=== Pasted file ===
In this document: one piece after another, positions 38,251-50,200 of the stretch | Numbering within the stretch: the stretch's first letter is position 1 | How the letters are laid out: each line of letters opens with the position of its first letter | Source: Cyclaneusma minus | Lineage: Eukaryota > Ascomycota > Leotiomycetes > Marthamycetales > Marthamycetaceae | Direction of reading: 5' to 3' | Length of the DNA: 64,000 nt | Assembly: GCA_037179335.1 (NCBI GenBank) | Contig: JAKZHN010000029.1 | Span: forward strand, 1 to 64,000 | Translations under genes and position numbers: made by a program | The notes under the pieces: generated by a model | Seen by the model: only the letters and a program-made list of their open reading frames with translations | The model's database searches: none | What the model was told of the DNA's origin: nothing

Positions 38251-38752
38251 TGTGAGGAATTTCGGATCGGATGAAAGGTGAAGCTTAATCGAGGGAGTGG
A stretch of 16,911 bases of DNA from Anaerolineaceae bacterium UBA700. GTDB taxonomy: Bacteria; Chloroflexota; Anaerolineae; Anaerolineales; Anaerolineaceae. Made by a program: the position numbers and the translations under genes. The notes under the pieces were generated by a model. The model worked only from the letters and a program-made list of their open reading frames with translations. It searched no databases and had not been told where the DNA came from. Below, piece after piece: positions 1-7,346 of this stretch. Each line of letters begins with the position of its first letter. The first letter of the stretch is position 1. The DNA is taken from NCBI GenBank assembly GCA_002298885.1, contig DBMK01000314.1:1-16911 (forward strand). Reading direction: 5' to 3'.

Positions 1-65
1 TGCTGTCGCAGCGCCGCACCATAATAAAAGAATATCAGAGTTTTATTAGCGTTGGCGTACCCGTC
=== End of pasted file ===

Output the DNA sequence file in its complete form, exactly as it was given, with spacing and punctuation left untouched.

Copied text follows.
In this document: one piece after another, positions 38,251-50,200 of the stretch | Numbering within the stretch: the stretch's first letter is position 1 | How the letters are laid out: each line of letters opens with the position of its first letter | Source: Cyclaneusma minus | Lineage: Eukaryota > Ascomycota > Leotiomycetes > Marthamycetales > Marthamycetaceae | Direction of reading: 5' to 3' | Length of the DNA: 64,000 nt | Assembly: GCA_037179335.1 (NCBI GenBank) | Contig: JAKZHN010000029.1 | Span: forward strand, 1 to 64,000 | Translations under genes and position numbers: made by a program | The notes under the pieces: generated by a model | Seen by the model: only the letters and a program-made list of their open reading frames with translations | The model's database searches: none | What the model was told of the DNA's origin: nothing

Positions 38251-38752
38251 TGTGAGGAATTTCGGATCGGATGAAAGGTGAAGCTTAATCGAGGGAGTGG
A stretch of 16,911 bases of DNA from Anaerolineaceae bacterium UBA700. GTDB taxonomy: Bacteria; Chloroflexota; Anaerolineae; Anaerolineales; Anaerolineaceae. Made by a program: the position numbers and the translations under genes. The notes under the pieces were generated by a model. The model worked only from the letters and a program-made list of their open reading frames with translations. It searched no databases and had not been told where the DNA came from. Below, piece after piece: positions 1-7,346 of this stretch. Each line of letters begins with the position of its first letter. The first letter of the stretch is position 1. The DNA is taken from NCBI GenBank assembly GCA_002298885.1, contig DBMK01000314.1:1-16911 (forward strand). Reading direction: 5' to 3'.

Positions 1-65
1 TGCTGTCGCAGCGCCGCACCATAATAAAAGAATATCAGAGTTTTATTAGCGTTGGCGTACCCGTC